A Marysville School District Board member’s e-mails drew condemnation and inspired vigorous debates on racial issues during the Board’s regular June 7 meeting.
Board member Chris Nation was criticized by Lillian Ortiz-Self, chair of the state Commission on Hispanic Affairs, for addressing the ethnic academic achievement gap “as merely a poverty issue,” in her words. However, Ortiz-Self joined Janice Greene, president of the Snohomish County branch of the NAACP, in devoting the majority of their expressed concerns to the words of Board member Michael Kundu for his suggestions that academic potential could be rooted in genetics.
In an e-mail dated June 3 that Kundu sent to Nation and Kyle Kinoshita, executive director of teaching and learning for the Marysville School District, Kundu cited the work of John Philippe Rushton, a psychology professor at the University of Western Ontario in Canada, as evidence that certain ethnic groups possess biological advantages and disadvantages compared to others, in areas including brain sizes and intelligence levels.
“I think what is safe to draw from this is that there is a definitive factor played by racial genetics in intellectual achievement, but we, as a society, are striving to offset that foundation by increasing educational and social opportunities to ‘offset’ the racial achievement gap,” Kundu wrote in the e-mail, whose subject line was “race and achievement (please circulate).”
Ortiz-Self asserted that Rushton’s study was “not only discriminatory but resembles white supremacist ideology that takes us back to the time of segregation.” Speaking on behalf of the NAACP, Greene deemed Kundu’s remarks “offensive, not in accord with the mainstream of modern U.S. society, and certainly not in the equitable interest of all Marysville School District students.” Greene went on to declare that Rushton “is a known white supremacist and that his pseudo-scientific theory has been effectively and consistently debunked by well regarded scientists.”
Ortiz-Self and Greene were not alone in their testimony. They were joined by enough speakers from the audience to help extend the Board’s meeting until nearly 11 p.m., almost four and a half hours after it had started. Ben Young read a letter written by Kinuko Noborikawa, chair of the Communities of Color Coalition, who could not attend the Board meeting. Noborikawa’s letter likewise expressed “grave concern” regarding Kundu’s citations of Rushton and quoted the conclusions of 2002 Washington State School Director’s Association President Connie Fletcher, who argued that allocations of resources should be based not on equal measurements, but on the degree of need of each student.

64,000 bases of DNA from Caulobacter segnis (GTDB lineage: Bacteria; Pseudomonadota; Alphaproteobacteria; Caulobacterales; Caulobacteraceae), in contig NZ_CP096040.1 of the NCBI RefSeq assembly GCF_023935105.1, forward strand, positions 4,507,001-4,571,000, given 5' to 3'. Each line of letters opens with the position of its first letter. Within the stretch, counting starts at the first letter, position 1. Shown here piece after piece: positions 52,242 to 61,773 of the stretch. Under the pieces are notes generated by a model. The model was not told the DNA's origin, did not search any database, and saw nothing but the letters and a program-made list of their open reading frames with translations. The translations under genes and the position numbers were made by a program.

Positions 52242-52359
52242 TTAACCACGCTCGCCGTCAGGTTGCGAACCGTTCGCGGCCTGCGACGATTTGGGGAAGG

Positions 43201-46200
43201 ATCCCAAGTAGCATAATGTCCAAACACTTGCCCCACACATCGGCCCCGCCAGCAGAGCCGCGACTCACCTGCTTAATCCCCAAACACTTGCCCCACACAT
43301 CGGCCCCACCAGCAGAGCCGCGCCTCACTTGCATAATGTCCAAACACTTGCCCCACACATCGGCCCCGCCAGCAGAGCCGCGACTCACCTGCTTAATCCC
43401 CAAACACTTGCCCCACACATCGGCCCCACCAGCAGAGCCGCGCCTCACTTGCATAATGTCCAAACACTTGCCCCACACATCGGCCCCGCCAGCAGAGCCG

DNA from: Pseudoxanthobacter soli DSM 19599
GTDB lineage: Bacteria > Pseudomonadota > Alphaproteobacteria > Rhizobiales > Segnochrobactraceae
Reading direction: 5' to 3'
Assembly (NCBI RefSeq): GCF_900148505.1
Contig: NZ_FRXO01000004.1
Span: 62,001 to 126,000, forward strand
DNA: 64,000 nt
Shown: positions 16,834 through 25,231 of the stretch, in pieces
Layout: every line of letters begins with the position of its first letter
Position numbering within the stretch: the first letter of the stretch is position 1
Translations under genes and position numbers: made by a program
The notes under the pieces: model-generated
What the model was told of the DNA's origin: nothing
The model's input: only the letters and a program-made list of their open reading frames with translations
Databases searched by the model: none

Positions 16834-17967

“Students are educated to the level that the community allows,” said Oscar Eason Jr., state conference president of the NAACP. “Messages like this are damaging to youth because they place in the minds of teachers the idea that these kids are incapable of learning, so they just keep getting passed on to the next grade, because they’re never expected to succeed.”
Kundu likewise emphasized that he doesn’t consider biology to be the only cause of the achievement gap, but even as he acknowledged Rushton’s racism, he defended genetics as one of a number of possible influences, along with a student’s family dynamics and relative economic prosperity.
“We don’t know what’s behind the achievement gap,” Kundu said. “If we did, every school district would be making significant progress in correcting it. No one has the formula for it. A lot of people have elements of the formula, but this achievement gap has been around for decades. I’m saying almost precisely the same things as a lot of you.”
Board President Sherri Crenshaw confessed her frustration with what she went “out of my way not to say was underlying racism,” even as she pointed to the disproportionate number of Native Americans in special education in the school district, as well as the disproportionate percentages of minority students in the Marysville School District who are failing to meet reading and math standards, when compared to both their white peers in the school district and the state averages for those minority groups.
“I was offended,” Crenshaw said after reading the e-mail aloud. “I think it’s racist. I saw it as my responsibility to speak up and let you know that people who are making decisions about your children could be this ignorant.”
Marysville School District Superintendent Dr. Larry Nyland freely admitted that not all of the school district’s students are being reached, but he pledged his “personal commitment to seeing every student of color succeed.” To that end, he suggested that one goal might be to increase the number of students of color in AP classes.